how much dynamic range of  input signal can be measured by AD6645

if the spurious is not counted(because the frequency of the input signal is known),how much dynamic range can be measured by AD6645.

the frequency of input is 3MHz,sample frequency is 90MHz.

after sample ,follow the process:

downsample to 10MHz;

do 65536 point fft;

question :

whether the input singal which amplitude is -100dBm(less than 1lsb) can be measured or not? why ?   

i have done experiment on one ADC evaluation board(16 bit adc). all the signal from 10dBm to -110dBm can be measured.

  • 0
    •  Analog Employees 
    on Apr 18, 2012 12:57 AM

    Hey Chen,

    Using VisualAnalog with ADIsimADC, I was able to simulate the performance of the scenario you've presented.  I've attached the canvas to replicate my results.

    I assumed that you wanted to sample the AD6645 at 90MSPS, digitally filter noise from 10MHz up, and decimate by 9 to see some improvement through processing gain.

    I apologize for the color inversion.  Below is the undecimated results with an input power of -110dBm, 64k FFT.  The noise floor is -122dB.

    Below is the filtered and decimated results with an input power of -110dBm, 64k FFT.  The noise floor is -132dB.

    There is a likely 10dB improvement through filtering.  Does this help answer your question?

    Decimated_AD6645.zip
  • Hey,Tom,

    thanks for your answer!

    however,why the sine wave which amplitude is -110dBm can be sampled effectly.

    -110dBm is far less than 1 lsb of AD6645.

    how to explain this phenomena?

  • 0
    •  Analog Employees 
    on Apr 18, 2012 7:31 PM

    Hey Chen,

    I agree that this seems a bit like magic. 

    The key to understanding this is recognizing the statistical properties of both your signal and noise.  Between subsequent data conversions, signal codes are correlated with previous ones and noise codes are uncorrelated.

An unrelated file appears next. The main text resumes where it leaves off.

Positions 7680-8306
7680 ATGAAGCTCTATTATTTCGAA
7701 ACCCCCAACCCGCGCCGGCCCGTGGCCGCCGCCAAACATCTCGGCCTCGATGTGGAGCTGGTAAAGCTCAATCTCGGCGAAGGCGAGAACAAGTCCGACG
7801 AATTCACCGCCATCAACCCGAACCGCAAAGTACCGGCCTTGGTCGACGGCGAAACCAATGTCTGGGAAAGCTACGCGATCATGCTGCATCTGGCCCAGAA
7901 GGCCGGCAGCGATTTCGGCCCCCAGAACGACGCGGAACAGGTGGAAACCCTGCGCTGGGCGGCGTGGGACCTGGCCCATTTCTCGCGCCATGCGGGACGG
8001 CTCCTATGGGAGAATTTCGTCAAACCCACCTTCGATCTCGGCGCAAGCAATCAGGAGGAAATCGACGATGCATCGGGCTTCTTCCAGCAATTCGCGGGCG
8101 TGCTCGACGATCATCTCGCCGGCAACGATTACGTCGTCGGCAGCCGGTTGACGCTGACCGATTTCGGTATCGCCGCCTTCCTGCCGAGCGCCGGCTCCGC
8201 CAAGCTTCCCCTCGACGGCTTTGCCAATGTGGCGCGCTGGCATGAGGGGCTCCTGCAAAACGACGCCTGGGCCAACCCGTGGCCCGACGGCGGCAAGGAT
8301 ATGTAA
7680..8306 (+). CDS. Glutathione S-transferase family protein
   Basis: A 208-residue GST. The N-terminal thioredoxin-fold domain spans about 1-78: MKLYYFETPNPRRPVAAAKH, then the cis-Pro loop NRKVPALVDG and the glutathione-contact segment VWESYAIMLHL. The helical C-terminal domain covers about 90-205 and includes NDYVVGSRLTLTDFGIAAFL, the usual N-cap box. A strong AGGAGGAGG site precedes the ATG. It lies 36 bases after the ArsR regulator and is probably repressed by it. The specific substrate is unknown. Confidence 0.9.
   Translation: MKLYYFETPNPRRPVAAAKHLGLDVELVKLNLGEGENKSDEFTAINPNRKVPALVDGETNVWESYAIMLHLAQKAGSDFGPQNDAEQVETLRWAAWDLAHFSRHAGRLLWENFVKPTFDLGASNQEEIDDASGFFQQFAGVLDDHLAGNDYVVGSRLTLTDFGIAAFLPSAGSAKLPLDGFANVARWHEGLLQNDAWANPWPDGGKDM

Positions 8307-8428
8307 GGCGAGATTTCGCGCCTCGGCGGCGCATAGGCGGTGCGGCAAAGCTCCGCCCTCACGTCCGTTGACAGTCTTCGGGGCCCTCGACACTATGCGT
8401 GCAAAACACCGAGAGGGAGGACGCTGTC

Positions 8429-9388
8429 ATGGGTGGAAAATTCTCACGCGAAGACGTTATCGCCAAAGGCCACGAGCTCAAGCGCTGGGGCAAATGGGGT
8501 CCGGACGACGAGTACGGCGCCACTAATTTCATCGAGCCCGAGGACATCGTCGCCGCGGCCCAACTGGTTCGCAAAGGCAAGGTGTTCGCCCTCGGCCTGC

For correlated signals, doubling the number of samples increases your RMS signal power by 6.02 dB.

    For uncorrelated signals, doubling the number of samples increases your RMS noise power by 3.01 dB.

    Given this, doubling the number of samples of a spectrum containing both signal and noise will net a signal-to-noise improvement of 6.02 dB - 3.01 dB = 3.01 dB each time.

    To resolve signals smaller than an LSB, we need only to take more and more samples to leverage this behavior until the signal power becomes meaningfully higher than the noise power.

  • hey tom,

    thanks,it's magic~,i see.

    So,  doubling the number of samples  will net a signal-to-noise improvement of  3.01 dB each time.

    fft process can also net the same improvment as accumulator,for example,512 point fft can net an improvement of 27.1dB.

    i wonder whether my understand is right or not?

  • 0
    •  Analog Employees 
    on Apr 19, 2012 9:03 PM

    Hey Chen,

    The first thing I'd say is that whether you look at a problem in the time domain or the frequency domain, it is the same problem.  There is no power added to or subtracted from your signal when switching domains.  So what I said previously applies to both an accumulator and an FFT.  In order to take a deeper FFT, you need more samples.

    And to your specific point, any FFT that is 512 times longer will net a 27.1 dB improvement of SNR.  Try it out in our VisualAnalog software and see!